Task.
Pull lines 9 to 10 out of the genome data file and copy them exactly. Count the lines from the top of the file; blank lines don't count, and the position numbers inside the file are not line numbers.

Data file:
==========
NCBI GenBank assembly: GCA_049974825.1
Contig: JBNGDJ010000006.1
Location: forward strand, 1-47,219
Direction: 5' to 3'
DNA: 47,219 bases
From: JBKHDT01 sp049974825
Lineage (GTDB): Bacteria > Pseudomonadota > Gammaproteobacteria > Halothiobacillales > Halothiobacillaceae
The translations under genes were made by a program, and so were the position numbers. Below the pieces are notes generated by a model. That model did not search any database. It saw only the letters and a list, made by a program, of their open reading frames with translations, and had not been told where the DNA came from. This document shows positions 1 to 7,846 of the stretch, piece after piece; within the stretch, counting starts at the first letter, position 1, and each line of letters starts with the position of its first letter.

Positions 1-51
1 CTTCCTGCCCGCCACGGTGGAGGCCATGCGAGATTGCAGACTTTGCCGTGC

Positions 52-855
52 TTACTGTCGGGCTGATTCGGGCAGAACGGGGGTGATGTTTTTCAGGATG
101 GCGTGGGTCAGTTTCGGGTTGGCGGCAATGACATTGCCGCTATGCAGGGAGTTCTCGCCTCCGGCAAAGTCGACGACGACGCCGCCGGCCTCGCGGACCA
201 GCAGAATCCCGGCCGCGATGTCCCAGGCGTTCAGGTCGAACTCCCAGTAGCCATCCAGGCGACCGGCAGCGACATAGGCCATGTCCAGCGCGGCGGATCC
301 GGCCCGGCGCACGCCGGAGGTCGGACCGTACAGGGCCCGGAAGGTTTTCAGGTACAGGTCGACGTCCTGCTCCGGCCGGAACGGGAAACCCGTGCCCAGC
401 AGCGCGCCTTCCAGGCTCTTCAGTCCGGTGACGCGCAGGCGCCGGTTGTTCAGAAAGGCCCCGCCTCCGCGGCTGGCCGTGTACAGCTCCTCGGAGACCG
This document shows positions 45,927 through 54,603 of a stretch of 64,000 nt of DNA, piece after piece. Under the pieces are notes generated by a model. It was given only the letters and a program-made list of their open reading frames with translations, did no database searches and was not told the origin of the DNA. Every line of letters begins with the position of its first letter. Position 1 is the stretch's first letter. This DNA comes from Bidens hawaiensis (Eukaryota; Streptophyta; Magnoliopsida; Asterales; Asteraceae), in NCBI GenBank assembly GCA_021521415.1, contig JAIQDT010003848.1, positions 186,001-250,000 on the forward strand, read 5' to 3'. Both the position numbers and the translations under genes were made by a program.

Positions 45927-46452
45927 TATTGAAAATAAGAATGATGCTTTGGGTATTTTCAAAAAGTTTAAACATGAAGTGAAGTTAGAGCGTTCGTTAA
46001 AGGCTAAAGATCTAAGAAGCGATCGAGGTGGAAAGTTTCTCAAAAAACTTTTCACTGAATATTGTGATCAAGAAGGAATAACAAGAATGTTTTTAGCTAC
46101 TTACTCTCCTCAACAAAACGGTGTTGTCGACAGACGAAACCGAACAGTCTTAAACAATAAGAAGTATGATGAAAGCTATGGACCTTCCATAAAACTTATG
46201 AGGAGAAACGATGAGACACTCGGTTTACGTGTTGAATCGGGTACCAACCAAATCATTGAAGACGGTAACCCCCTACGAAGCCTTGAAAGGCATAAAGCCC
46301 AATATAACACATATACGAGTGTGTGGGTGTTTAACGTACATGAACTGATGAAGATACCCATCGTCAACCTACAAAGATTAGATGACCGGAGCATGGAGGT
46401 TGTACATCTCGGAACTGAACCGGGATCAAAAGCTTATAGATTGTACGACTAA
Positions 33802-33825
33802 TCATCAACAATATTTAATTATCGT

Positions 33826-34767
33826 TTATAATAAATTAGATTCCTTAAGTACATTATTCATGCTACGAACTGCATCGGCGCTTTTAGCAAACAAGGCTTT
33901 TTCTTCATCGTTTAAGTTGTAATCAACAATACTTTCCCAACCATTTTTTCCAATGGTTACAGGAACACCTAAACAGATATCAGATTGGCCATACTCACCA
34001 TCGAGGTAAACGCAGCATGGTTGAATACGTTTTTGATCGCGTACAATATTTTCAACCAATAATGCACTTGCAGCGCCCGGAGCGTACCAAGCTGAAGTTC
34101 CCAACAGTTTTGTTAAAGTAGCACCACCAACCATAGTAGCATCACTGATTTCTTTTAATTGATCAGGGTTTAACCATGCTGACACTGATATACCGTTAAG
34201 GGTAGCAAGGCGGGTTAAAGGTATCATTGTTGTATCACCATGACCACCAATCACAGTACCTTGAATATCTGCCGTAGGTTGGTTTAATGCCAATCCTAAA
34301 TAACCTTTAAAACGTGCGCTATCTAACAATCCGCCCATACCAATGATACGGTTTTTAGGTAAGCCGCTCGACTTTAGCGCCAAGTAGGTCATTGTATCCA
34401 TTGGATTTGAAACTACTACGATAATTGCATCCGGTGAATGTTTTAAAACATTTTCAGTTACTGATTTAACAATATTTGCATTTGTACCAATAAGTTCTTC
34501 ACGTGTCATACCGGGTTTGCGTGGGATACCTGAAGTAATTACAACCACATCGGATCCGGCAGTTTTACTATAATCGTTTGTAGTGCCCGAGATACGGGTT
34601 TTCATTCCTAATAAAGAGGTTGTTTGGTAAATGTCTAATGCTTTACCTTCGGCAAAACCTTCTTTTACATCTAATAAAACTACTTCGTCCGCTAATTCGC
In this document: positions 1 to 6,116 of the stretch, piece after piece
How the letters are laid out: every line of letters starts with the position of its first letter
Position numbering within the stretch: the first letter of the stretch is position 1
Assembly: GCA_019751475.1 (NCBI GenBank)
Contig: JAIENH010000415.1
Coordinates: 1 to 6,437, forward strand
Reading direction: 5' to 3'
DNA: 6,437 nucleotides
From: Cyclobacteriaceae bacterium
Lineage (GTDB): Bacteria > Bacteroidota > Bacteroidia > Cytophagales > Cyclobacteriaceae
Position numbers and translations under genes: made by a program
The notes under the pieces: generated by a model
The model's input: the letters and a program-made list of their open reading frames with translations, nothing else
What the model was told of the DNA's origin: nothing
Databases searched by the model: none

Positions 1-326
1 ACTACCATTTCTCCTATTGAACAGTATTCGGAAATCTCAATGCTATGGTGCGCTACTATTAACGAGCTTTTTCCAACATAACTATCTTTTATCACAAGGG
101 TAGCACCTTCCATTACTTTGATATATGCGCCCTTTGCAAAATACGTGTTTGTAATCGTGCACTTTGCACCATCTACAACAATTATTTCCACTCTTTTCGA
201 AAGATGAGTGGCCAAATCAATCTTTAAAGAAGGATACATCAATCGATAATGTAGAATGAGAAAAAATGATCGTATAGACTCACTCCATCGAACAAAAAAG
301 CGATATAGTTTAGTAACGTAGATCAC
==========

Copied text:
Positions 1-51
1 CTTCCTGCCCGCCACGGTGGAGGCCATGCGAGATTGCAGACTTTGCCGTGC